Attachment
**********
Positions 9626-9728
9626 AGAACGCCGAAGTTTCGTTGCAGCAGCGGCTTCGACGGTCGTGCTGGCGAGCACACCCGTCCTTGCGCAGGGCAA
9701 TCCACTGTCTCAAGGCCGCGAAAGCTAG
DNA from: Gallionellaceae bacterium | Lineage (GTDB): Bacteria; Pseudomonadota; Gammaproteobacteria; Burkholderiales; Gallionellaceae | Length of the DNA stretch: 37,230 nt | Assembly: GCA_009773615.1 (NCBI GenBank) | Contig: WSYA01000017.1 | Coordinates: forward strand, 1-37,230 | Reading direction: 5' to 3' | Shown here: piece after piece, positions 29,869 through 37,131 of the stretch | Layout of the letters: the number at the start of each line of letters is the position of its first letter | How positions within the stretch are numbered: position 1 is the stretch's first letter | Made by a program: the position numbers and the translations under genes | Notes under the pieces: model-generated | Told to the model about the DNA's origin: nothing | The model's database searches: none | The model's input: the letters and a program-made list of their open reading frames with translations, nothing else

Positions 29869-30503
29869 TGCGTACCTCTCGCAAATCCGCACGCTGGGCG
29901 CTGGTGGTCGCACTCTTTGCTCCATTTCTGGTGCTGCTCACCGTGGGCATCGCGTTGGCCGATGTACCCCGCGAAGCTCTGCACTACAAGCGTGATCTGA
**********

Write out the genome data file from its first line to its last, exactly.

Positions 9626-9728
9626 AGAACGCCGAAGTTTCGTTGCAGCAGCGGCTTCGACGGTCGTGCTGGCGAGCACACCCGTCCTTGCGCAGGGCAA
9701 TCCACTGTCTCAAGGCCGCGAAAGCTAG
DNA from: Gallionellaceae bacterium | Lineage (GTDB): Bacteria; Pseudomonadota; Gammaproteobacteria; Burkholderiales; Gallionellaceae | Length of the DNA stretch: 37,230 nt | Assembly: GCA_009773615.1 (NCBI GenBank) | Contig: WSYA01000017.1 | Coordinates: forward strand, 1-37,230 | Reading direction: 5' to 3' | Shown here: piece after piece, positions 29,869 through 37,131 of the stretch | Layout of the letters: the number at the start of each line of letters is the position of its first letter | How positions within the stretch are numbered: position 1 is the stretch's first letter | Made by a program: the position numbers and the translations under genes | Notes under the pieces: model-generated | Told to the model about the DNA's origin: nothing | The model's database searches: none | The model's input: the letters and a program-made list of their open reading frames with translations, nothing else

Positions 29869-30503
29869 TGCGTACCTCTCGCAAATCCGCACGCTGGGCG
29901 CTGGTGGTCGCACTCTTTGCTCCATTTCTGGTGCTGCTCACCGTGGGCATCGCGTTGGCCGATGTACCCCGCGAAGCTCTGCACTACAAGCGTGATCTGA